Charger Cord Organizer with Custom Icon Labels

Technology has become such an essential part of our every day lives that I feel like I'm totally drowning in cords, cables, and chargers lately! The kitchen is the heart of our home, and I typically wind up working at the kitchen table rather than my home office in order to be closer to the kids, so I was desperately in need of a charger cord organizer to contain and organize all of technology in this space.

I finally came up with a phone charger organizer that is not only functional, but also stylish enough that I don't mind having it on display on my kitchen counter! It even has enough extra space to organize headphones, portable speakers, camera batteries, USB drives, and more!

Thank you to Cricut for sponsoring this post, and thank you for supporting the brands that make this blog possible. As always all opinions are my own. This post also contains affiliate links.

A couple of years ago I showed you my quick and easy solution for labeling all of my cords and cables so I could keep track of what goes with which electronics, but I was still struggling with where to store all of the cables that we use on a daily basis.

Let's go back in time one week so I can show you how I was dealing with this problem previously. You know that I'm a fan of using baskets to organize, but I'm also the first to admit when a basket just isn't getting the job done. This was one of two baskets full of charging cords and small electronics that were junking up my kitchen counter, and digging through the baskets to find what I needed was driving me crazy!

While shopping at IKEA last week, I spotted a set of mini chest of drawers, that I realized could be the perfect solution! This product, called Moppe, has been popular on Pinterest for quite a while because it is raw wood - lending itself to being easily customized to fit the style of any space. But until recently it wasn't available in the US. 

I brought the Moppe home, sat it on the counter and started filling up the drawers to test it out. It was the perfect size for everything I needed to organize, so it was time to get creative and decide how to make these drawers look nicer in my kitchen. I started by giving the outer frame a coat of stain, and then spray painted the drawers using left over paint from my garage pegboard.

DIY cord organizer drawers

The stain and paint immediately made my mini chest of drawers look pretty, but it's the labels that really give it a polished look. This is one of my best organizing tips - LABEL EVERYTHING! Not only do labels allow you to add a little extra style, they also make it easy for everyone in the house to find what they need {and it takes away any excuse for people to not put things away}.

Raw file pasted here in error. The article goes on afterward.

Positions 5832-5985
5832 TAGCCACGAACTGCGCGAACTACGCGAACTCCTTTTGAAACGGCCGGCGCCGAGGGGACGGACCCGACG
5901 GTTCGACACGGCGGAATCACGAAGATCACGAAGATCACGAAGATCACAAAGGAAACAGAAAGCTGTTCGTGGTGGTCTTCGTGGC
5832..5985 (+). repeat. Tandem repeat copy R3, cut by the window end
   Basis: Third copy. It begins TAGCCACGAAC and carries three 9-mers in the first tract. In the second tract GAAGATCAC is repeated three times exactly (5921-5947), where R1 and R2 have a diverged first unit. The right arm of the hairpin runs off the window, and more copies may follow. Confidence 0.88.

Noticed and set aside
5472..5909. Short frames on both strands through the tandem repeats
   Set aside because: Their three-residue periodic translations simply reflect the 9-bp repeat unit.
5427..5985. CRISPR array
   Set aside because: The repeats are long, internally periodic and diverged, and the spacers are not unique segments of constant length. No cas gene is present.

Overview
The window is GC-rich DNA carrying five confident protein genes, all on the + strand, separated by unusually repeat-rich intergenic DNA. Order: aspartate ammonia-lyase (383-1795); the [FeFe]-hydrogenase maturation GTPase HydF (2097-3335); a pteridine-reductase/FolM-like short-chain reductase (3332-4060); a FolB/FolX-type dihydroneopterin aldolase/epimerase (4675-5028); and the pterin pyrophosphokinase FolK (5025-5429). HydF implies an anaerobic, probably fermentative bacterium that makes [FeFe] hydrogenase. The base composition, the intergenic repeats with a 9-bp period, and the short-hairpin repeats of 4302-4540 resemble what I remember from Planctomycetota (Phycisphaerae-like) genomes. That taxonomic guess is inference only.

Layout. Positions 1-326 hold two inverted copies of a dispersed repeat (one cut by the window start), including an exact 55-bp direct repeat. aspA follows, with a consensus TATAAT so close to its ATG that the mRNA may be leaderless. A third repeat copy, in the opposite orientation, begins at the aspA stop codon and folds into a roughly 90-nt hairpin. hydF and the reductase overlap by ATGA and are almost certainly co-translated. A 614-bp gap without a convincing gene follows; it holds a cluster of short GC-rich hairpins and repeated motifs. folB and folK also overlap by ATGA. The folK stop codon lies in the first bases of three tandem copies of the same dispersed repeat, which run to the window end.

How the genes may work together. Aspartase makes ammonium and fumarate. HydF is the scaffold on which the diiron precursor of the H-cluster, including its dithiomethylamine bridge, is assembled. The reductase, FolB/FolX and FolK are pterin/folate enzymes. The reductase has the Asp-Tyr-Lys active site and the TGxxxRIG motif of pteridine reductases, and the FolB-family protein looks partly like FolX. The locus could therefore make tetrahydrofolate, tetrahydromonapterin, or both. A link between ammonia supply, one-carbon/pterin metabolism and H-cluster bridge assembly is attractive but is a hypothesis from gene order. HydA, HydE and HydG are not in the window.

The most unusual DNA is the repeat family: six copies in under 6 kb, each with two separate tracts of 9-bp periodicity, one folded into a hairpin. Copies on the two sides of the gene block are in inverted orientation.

There are so many ways to create DIY labels, but one of my favorite ways has always been to use my Cricut electronic cutter. Until recently, I was still using the original, decade old version of the machine. But a few months ago, my friends at Cricut sent me the updated Explore Air machine to try out, and wow!

With my old machine, I was limited to cutting with the fonts and graphics available on Cricut cartridges. But with my new machine I can cut anything that I can dream up! Not only can I use all of the fonts on my computer {as I showed you on the custom wood sign I created for my garage} - I can also upload my own designs and use Cricut Design Space to covert my JPEGs into cutable files.

Rather than labeling the drawers of my Moppe with words, I decided to create some simple icon labels that I cut out of white adhesive vinyl with my Cricut Explore Air.

If you want to learn how to upload and convert your images into files that Cricut can cut, I've got the full tutorial for you at the end of this post. But first, I want to show you how I put the custom icons stickers on the drawers, and what I organized inside those drawers.

After cutting the icons using my Cricut, I began peeled away the excess vinyl from around the round icons, and then began "weeding" the vinyl from the center of each icon to create negative space.

Weeding Vinyl Cricut Cut Icon Labels

Each of my icon labels is just 1.5 inches in diameter, and some of the icons have very fine details - so I was a bit nervous about how well they would cut. But the precision of the cuts was spot on!

After I finished weeding they vinyl from the center of each icon, I strip of vinyl transfer tape over the icons, smoothing it down to burnish the vinyl onto the surface of the transfer tape.

Using Cricut Transfer Tape for Custom Icon Labels